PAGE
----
POSSUMS AND PROFIT
Archibald Rowley was the eldest child of Job and Mary Rowley. On April 17, 1946 he wrote a letter reminiscing about his young life. Part of this letter is currently held in the South Australian State Library.
Archibald wrote that when he was young the family lived in a two room slab hut on the property of Price Maurice, Castambul. The property first ran Angora goats from Afghanistan, however the region was too cold so they changed to cattle. (Family stories also mention that Castambul also had sheep as the young boys were later shepherds, leaving each Monday with the sheep and taking food for 6 days. They would roam as far as Mt Torrens with their sheep, but had to be back each Saturday so they didn’t work on the Sunday. From Dene Rowley.]
A bullock dray bought rations to the family from the head station. Archibald wrote that his family grew plenty of vegetables to eat and had plentiful water near the hut. He said that the water looked blue when you looked in. Archibald’s father, Job, had lost the lower part of his arm (from above the elbow) as a young person in a thrashing machine. However this must not have held him back as he worked as a farm hand and also shot possums and Mary pegged out the skins to dry. Mrs Harriet Fry then took the skins to market to where they were sold to supplement the Rowley income. Later, when Archibald was older, he also could peg them to dry and once bought shoes that lasted 2 years with the income. He comments on the many parties that were held locally and says Mrs Lloyd did the music, keeping the beat with an empty kerosene tin while her daughter Annie sang.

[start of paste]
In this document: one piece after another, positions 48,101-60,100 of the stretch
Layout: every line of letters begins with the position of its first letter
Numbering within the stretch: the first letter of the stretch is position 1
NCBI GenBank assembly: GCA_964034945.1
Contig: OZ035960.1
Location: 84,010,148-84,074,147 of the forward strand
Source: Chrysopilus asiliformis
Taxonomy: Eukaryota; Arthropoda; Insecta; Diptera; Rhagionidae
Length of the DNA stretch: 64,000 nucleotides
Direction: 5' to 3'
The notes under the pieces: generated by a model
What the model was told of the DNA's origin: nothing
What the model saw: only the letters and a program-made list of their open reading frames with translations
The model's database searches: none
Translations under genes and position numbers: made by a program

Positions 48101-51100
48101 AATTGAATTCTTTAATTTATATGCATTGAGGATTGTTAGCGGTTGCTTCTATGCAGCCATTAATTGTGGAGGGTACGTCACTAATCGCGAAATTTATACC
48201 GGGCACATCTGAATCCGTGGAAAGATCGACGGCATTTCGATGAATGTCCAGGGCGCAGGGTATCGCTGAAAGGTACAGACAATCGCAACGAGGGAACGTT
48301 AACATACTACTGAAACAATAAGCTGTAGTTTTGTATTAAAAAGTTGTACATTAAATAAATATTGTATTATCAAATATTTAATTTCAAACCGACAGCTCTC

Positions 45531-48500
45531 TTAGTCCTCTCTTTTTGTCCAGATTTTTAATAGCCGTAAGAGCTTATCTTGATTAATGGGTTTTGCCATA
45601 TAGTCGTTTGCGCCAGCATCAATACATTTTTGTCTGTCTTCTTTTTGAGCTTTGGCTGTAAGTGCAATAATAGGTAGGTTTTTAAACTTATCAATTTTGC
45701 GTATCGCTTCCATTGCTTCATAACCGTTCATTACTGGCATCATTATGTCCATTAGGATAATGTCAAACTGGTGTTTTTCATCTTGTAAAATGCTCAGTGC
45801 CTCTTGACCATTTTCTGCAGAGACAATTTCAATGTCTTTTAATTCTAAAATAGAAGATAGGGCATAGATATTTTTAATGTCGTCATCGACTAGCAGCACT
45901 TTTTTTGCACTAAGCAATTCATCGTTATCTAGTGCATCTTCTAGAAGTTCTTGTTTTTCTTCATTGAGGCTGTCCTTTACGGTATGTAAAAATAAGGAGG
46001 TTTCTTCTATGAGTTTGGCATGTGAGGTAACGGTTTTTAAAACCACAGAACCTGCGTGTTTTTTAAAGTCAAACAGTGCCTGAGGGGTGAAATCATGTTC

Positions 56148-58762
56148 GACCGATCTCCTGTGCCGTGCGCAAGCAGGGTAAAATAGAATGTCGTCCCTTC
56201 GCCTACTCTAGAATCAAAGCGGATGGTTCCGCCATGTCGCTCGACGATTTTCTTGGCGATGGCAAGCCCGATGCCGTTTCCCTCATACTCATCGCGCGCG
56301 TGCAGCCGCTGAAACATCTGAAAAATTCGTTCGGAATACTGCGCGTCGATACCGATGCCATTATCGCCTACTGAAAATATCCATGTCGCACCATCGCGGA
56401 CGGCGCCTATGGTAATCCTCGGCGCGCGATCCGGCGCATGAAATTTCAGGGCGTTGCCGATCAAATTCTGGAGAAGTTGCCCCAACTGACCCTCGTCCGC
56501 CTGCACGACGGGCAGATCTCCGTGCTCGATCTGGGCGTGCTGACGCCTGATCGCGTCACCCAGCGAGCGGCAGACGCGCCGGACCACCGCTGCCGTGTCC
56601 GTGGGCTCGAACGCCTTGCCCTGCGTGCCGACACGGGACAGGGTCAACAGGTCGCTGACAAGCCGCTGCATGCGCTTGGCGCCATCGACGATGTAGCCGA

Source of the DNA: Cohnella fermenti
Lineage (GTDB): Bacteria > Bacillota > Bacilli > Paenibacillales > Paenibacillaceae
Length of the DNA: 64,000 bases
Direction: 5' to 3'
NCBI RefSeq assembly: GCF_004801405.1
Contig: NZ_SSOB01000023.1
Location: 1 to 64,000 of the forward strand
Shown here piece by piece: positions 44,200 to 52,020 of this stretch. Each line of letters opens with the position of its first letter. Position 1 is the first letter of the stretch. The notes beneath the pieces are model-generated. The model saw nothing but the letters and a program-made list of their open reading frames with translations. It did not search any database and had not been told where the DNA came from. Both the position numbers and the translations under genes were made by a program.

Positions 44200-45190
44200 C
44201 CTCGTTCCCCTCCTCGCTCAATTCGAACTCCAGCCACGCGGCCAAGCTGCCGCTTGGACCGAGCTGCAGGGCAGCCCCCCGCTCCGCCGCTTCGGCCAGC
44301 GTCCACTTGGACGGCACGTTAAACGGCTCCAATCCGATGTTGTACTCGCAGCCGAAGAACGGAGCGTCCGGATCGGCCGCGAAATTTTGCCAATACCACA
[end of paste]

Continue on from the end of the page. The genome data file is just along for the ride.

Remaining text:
When he started school Archibald boarded with Mrs Fry (wife of the Headmaster John Fry) for a year and then his younger brother started school. He said that his mother used to be scared he would get lost going to school so he used to sing and holler so his mother could hear him and not worry. Once, when Archibald was recovering from measles, his father fell ill. His mother sent him up to Mrs Fry for medicine. However, it was cold and wet and the creeks that he could normally jump were swollen. He had to look for a fallen log to crawl across. When he reached Fry’s he was wet and Mrs Fry stripped off his clothes and put him into bed with her youngest children, who were in bed with measles. She kept him a week and sent one of her older daughters down to help Mrs Rowley.
by Jo Shaw
- Rowley, Dene
- Reminiscences about John Brock Fry, Manuscript 1946. D Piece (Archival) D 5449(L) [State Library of South Australia]